Interaction is something as obvious as brushing your teeth every day. After all, it concerns the interaction of persons, objects or phenomena. We do not live in isolation, but in different kinds of relationships and dependencies. Everyday working and private life is full of situations in which we can and even must demonstrate our ability to communicate, and with this comes the ability to influence one another. In short, interactivity. There are people among us for whom interactivity is the proverbial ‘piece of cake’, but we also see people who are very closed in on themselves and reluctant to enter into dialogue with others.
Perhaps this is the reason why in today’s world we increasingly encounter interactivity on many levels, in many places and in many situations. I think back to when my son – now twenty-six years old – was a child. His mother, a Polish teacher, obviously had as one of her educational goals to show the world to her offspring, who was moderately interested in his parent’s needs. Visiting museums and looking at works of art quickly bored him. Indefatigable in ideas and constantly on the lookout, I finally discovered something that captured the attention and desire of a child and then a teenager.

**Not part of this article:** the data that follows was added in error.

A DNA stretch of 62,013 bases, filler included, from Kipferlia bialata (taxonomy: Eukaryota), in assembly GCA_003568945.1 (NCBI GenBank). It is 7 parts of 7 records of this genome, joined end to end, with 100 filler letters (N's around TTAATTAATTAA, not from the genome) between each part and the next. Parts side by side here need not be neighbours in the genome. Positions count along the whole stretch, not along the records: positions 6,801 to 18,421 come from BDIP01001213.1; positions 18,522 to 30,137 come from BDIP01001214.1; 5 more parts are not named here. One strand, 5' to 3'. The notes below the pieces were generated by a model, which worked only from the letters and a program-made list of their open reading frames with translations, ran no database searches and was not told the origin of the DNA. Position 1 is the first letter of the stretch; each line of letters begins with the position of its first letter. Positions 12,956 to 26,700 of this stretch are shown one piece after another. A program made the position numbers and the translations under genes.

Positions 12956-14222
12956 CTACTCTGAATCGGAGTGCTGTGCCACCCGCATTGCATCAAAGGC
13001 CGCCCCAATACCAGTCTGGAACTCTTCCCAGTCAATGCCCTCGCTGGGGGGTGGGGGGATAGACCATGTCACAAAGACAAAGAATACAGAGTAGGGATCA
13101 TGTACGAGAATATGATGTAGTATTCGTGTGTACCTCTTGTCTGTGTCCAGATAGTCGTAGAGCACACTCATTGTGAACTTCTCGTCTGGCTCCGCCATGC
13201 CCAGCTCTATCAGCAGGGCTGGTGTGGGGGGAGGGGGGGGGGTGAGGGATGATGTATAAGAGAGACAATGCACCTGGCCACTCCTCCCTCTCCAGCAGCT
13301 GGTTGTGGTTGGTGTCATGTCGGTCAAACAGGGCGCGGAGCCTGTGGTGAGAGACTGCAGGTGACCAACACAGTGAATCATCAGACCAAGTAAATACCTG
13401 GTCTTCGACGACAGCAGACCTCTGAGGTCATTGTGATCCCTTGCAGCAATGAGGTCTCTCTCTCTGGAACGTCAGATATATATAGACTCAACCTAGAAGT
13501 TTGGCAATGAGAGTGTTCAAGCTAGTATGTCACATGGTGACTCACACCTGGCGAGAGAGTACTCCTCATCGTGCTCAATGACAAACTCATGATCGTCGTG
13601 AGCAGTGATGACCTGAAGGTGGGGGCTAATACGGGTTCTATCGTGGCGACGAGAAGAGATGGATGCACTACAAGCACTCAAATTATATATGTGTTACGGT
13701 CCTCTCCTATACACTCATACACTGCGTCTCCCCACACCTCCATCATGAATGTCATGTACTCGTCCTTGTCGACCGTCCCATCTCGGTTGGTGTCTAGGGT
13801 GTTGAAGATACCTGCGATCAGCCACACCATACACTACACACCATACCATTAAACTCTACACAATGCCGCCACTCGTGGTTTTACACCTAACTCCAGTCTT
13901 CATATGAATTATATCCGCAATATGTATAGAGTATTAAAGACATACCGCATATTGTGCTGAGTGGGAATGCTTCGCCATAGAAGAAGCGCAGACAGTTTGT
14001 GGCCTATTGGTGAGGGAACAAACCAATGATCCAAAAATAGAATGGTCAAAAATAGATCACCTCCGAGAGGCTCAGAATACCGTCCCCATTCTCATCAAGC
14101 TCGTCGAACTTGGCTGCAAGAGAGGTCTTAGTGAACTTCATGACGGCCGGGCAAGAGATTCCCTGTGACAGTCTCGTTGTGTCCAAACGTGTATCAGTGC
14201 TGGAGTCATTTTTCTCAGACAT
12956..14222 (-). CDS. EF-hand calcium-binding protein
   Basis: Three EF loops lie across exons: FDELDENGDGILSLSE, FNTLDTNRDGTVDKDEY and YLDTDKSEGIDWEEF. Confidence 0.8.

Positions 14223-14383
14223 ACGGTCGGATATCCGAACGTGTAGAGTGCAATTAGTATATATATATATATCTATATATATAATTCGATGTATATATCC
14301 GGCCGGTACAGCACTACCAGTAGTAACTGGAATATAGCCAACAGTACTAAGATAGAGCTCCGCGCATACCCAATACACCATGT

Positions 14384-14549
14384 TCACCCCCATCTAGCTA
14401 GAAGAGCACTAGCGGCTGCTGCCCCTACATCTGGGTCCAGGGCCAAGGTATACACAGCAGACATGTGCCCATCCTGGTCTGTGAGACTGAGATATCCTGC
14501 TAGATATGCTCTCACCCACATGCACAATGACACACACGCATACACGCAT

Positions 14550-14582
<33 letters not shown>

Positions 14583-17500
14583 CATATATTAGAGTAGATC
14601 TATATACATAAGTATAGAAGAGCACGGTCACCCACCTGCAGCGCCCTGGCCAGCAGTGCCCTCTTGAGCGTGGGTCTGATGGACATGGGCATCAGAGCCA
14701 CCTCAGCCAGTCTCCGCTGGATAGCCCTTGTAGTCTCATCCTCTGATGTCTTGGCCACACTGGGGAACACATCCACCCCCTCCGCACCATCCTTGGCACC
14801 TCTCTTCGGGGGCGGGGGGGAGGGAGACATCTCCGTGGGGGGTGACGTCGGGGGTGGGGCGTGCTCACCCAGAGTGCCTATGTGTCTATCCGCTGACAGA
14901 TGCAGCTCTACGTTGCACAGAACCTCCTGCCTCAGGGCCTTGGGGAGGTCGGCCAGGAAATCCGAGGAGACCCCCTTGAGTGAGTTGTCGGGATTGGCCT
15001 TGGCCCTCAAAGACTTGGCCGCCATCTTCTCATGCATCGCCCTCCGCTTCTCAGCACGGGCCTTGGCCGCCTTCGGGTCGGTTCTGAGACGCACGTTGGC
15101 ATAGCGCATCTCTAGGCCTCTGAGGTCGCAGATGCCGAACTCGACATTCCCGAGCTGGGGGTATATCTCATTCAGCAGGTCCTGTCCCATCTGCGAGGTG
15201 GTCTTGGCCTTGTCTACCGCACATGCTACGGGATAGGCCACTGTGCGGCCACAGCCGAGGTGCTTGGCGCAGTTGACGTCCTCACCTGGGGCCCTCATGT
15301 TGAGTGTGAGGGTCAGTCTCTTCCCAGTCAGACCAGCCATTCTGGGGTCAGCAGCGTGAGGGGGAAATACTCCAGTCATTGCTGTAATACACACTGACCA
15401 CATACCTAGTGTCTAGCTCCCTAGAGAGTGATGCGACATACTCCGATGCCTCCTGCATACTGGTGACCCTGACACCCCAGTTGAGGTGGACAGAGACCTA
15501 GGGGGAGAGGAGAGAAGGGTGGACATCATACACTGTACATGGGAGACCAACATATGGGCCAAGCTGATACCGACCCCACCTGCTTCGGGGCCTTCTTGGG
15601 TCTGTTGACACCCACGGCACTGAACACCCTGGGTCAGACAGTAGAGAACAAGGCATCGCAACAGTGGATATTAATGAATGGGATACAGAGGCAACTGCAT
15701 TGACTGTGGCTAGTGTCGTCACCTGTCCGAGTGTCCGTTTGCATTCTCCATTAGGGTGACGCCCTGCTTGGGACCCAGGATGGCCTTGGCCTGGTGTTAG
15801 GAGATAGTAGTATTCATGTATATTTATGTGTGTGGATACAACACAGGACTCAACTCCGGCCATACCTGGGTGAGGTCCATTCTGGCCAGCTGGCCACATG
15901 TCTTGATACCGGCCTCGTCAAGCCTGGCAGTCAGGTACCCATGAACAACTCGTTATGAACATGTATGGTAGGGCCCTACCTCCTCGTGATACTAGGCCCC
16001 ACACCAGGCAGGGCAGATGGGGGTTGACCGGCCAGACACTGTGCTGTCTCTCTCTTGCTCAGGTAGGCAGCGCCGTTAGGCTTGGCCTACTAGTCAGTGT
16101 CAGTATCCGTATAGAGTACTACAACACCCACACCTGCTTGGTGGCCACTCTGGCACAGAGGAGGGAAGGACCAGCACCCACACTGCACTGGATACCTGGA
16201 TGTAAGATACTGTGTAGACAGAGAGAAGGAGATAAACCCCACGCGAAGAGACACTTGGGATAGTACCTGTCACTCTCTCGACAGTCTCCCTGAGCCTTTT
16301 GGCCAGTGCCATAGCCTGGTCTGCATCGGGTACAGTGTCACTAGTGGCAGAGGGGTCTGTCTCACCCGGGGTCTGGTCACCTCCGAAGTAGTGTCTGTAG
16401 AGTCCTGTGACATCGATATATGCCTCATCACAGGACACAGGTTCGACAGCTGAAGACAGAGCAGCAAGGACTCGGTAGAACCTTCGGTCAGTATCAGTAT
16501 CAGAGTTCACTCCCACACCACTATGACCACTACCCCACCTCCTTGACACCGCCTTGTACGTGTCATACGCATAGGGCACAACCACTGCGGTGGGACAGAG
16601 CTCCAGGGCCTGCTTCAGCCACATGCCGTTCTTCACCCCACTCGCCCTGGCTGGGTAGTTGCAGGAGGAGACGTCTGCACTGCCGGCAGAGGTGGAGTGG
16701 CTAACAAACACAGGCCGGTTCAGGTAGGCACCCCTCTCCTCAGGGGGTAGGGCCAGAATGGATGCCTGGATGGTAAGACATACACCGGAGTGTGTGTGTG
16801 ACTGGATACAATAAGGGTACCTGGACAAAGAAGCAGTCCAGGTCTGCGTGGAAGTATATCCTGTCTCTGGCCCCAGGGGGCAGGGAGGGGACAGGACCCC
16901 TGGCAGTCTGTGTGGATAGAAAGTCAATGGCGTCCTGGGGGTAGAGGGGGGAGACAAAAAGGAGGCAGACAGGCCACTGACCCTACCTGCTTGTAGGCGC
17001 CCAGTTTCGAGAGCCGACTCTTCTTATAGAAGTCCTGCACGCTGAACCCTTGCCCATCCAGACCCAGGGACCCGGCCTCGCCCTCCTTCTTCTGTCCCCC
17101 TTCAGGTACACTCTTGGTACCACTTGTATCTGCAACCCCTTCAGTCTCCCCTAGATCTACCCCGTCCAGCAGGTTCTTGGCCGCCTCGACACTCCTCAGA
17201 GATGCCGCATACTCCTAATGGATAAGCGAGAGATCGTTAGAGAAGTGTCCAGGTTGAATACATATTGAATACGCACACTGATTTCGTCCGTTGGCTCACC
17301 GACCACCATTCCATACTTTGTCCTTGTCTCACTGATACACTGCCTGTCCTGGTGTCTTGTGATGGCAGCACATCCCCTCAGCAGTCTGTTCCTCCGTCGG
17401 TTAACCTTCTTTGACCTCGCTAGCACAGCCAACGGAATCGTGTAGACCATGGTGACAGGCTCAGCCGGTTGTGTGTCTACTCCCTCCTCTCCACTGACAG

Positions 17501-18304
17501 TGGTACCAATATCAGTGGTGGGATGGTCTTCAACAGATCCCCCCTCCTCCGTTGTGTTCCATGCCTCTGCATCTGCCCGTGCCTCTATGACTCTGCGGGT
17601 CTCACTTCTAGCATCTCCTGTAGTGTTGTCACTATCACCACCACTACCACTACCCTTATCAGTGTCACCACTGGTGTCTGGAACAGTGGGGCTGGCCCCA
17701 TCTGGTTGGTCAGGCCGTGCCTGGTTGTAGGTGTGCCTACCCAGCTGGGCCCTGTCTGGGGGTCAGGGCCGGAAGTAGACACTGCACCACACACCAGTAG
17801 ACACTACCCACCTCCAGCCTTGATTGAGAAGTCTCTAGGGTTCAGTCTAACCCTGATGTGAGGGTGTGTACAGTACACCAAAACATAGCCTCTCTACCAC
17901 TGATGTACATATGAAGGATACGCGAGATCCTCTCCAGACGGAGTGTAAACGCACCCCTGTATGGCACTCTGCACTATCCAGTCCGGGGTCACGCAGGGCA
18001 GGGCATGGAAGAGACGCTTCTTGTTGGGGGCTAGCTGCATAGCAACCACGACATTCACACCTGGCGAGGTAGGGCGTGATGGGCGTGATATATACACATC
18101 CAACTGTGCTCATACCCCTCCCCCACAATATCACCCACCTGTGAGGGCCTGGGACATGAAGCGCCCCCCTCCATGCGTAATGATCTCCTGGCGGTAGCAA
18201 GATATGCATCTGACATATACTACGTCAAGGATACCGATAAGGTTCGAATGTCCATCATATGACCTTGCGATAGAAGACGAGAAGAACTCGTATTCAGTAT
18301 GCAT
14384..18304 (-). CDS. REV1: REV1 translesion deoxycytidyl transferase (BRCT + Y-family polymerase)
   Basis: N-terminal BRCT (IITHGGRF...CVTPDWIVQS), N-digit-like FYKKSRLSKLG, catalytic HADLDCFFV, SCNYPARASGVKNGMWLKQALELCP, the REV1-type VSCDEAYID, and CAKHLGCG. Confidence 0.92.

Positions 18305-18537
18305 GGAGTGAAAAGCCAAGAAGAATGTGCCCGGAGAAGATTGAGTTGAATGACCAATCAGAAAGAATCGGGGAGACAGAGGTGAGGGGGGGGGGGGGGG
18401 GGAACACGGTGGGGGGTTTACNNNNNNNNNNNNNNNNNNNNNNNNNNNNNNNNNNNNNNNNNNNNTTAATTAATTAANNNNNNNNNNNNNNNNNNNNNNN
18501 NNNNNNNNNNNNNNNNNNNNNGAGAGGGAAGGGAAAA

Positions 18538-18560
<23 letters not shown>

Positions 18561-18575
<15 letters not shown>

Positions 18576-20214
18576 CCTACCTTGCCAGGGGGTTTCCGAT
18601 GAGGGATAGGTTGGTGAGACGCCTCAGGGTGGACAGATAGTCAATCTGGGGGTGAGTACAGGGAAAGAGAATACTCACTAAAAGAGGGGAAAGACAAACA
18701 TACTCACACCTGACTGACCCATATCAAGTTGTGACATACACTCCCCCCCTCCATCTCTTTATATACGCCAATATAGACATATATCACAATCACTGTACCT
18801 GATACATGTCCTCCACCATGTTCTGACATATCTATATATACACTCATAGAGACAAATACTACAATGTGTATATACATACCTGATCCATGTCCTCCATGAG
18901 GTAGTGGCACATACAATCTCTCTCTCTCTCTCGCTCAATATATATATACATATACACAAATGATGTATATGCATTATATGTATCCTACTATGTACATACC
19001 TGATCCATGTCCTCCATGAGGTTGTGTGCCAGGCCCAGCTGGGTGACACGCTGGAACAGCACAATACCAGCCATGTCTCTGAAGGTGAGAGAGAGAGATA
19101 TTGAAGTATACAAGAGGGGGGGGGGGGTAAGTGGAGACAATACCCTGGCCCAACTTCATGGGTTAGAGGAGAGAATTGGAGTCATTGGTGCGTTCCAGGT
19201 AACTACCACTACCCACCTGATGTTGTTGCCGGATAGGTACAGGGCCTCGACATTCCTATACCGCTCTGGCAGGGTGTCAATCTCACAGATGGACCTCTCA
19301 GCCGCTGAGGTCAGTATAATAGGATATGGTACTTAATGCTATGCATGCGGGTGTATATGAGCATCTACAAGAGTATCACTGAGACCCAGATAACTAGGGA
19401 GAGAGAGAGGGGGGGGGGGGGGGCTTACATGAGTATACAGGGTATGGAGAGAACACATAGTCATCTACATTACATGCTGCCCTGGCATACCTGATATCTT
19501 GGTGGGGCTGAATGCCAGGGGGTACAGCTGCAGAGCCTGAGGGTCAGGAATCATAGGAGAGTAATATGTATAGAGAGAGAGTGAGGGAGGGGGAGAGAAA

One day we went to a small Silesian town where I found what I thought was interesting by name – the Museum of the People’s Republic of Poland (now the Museum of the History of People’s Poland). A sentiment was set in motion in my emotions, with which I decided to “treat” my son. And my organising spirit planned the whole trip, which brought together Mateusz’s schoolmates on the occasion. In this merry company we arrived in Ruda Śląska and … That’s right, miracles began to happen, because it turned out that this was not just another boring sightseeing tour, but a whole lot of opportunities to touch objects from those years, to sit behind the huge desk of a party dignitary and make a phone call from a stationary camera standing on it, to play the role of a lorry driver from the People’s Poland era. It was the first time we encountered interactivity in a museum there, and there was no turning back after that. Some of the most interesting places of this type that have stayed in my son’s memory are the Warsaw Uprising Museum and the Żywiec Brewery Museum. In the former, history is presented in a way that requires action on the part of the visitor, while in the latter, the tradition of brewing in Silesia with the history of the Habsburg family in the background is conveyed in an engaging and accessible manner for a young person.
My recollections of the topic addressed in the article overlapped with the activities I undertook in relation to the invitation to join the ABIbooks project. This is a very interesting initiative related to finding ways to encourage young people to read. A traditional paper book may be associated by a child with school reading, and here the choice is not 100 per cent intriguing. The alternative, then, is the interactive book, which uses an old gimmick encapsulated in the latest technology, namely teaching through play. Play that requires activity – touching, clicking, drawing, guessing, telling. It builds on the child’s creativity and imagination. It teaches them to make decisions and to review their choices.